Great educators refuse to let students fail! They teach children that difficult doesn’t mean impossible. Mistakes are opportunities to learn and stepping stones to success. Children learn about having a growth mindset and how to overcome challenges. Teachers give students hope and a belief in themselves. Michelangelo said, “Inside is an angel trying to get out” about a piece of marble. Teachers know that every child has something wonderful and special inside. They know that every child can learn. And they know that they cannot meet every child’s needs alone. The challenge is too great! Great educators know that it takes collaboration and a commitment to action that will ensure that every child succeeds. Their focus is the learning of each student. They roll up their sleeves and delve into the work!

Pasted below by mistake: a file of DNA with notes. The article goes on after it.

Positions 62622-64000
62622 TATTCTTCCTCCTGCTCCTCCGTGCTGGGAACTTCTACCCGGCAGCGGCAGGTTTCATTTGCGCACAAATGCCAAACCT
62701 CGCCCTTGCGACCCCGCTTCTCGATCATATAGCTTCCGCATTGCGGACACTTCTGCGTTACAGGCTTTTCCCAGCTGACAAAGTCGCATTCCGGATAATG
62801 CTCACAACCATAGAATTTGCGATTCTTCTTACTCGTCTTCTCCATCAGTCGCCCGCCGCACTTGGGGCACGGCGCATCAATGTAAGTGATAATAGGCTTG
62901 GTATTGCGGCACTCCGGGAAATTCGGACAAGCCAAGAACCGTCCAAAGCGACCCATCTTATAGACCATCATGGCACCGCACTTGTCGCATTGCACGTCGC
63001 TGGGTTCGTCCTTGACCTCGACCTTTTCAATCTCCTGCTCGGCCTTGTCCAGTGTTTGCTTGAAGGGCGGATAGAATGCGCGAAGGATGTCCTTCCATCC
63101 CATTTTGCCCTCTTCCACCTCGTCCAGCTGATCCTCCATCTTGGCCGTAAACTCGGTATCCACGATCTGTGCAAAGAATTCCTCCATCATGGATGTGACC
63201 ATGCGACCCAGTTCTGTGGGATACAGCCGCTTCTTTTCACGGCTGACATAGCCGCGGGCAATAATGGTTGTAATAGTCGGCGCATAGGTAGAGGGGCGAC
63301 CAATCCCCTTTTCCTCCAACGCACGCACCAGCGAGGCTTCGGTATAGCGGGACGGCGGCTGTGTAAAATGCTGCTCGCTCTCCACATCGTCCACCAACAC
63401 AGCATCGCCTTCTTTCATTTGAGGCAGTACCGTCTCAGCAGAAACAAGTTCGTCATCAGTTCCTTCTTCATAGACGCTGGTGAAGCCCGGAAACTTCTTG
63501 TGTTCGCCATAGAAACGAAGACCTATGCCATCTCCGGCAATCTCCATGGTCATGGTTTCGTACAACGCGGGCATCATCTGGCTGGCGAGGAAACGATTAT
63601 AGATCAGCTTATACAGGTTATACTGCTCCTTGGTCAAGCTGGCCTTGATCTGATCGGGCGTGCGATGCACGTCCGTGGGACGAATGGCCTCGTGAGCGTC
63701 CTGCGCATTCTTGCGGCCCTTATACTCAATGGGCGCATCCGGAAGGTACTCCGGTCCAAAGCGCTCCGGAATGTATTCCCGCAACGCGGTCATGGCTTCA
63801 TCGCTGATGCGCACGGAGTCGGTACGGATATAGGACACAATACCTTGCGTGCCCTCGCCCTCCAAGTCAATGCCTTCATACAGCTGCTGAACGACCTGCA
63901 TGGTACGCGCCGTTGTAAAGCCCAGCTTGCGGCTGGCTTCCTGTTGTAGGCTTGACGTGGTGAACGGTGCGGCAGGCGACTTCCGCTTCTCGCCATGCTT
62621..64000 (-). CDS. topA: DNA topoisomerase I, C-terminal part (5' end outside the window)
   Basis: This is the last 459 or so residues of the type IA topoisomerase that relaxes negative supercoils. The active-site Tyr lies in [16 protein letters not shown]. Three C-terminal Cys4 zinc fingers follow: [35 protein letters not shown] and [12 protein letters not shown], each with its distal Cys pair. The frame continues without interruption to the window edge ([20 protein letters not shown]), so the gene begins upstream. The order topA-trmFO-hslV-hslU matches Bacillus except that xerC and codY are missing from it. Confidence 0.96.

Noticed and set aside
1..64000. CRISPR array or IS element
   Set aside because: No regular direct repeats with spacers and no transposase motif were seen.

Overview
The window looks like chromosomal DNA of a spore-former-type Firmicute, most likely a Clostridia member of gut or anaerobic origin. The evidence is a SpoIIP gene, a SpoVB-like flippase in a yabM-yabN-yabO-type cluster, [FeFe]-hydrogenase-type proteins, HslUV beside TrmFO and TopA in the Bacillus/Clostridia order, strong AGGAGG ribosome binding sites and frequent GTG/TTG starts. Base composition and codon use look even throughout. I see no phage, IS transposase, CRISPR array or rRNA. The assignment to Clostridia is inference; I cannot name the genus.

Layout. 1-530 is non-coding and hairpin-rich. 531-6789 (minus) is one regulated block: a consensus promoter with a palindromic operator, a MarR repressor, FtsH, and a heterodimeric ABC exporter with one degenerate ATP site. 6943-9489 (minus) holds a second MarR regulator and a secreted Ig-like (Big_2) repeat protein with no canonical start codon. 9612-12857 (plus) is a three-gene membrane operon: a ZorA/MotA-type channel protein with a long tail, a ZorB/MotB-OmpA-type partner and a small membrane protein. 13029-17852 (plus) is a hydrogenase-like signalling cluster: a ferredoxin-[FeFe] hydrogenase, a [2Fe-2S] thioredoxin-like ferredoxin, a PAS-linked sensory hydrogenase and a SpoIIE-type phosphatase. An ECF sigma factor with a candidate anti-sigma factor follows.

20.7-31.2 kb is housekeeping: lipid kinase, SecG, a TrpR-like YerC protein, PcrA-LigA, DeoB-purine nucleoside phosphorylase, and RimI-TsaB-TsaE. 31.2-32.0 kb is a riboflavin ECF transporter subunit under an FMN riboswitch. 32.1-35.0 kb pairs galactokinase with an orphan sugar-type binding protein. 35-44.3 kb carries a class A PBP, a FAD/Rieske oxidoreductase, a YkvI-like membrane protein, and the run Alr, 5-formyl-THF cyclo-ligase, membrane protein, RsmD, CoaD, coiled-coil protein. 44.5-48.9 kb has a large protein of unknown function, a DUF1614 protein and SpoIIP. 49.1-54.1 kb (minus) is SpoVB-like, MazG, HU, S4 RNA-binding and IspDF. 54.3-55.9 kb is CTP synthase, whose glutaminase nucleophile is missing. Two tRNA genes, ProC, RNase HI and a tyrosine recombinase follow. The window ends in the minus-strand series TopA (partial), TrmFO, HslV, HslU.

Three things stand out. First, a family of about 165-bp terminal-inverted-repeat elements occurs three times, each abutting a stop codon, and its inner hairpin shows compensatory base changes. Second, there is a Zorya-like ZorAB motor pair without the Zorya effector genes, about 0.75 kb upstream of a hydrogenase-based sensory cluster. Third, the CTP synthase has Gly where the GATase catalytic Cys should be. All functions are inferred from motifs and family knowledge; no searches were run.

In those rare moments of disappointment and despair, great educators are inspired to further the work. They know that just one more time, one more attempt might make a connection and difference for a child. First, it’s the work and then the inspiration. Thomas Edison did not give up on his vision. He learned hundreds of ways not to make a lightbulb. It was only after hours of focused work that his team was inspired and found a way. And the “miracle” was light.   

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Posted by on in Education Leadership

Michael Phelps wins in th 001

The Olympics have always held a special place in my heart. Having had the opportunity to be a performer for the 2002 Salt Lake City Winter Games ceremonies only increased my admiration for world-class athletes. I’m inspired by their work ethic, perseverance, determination, and drive to reach their goals and life-long dreams.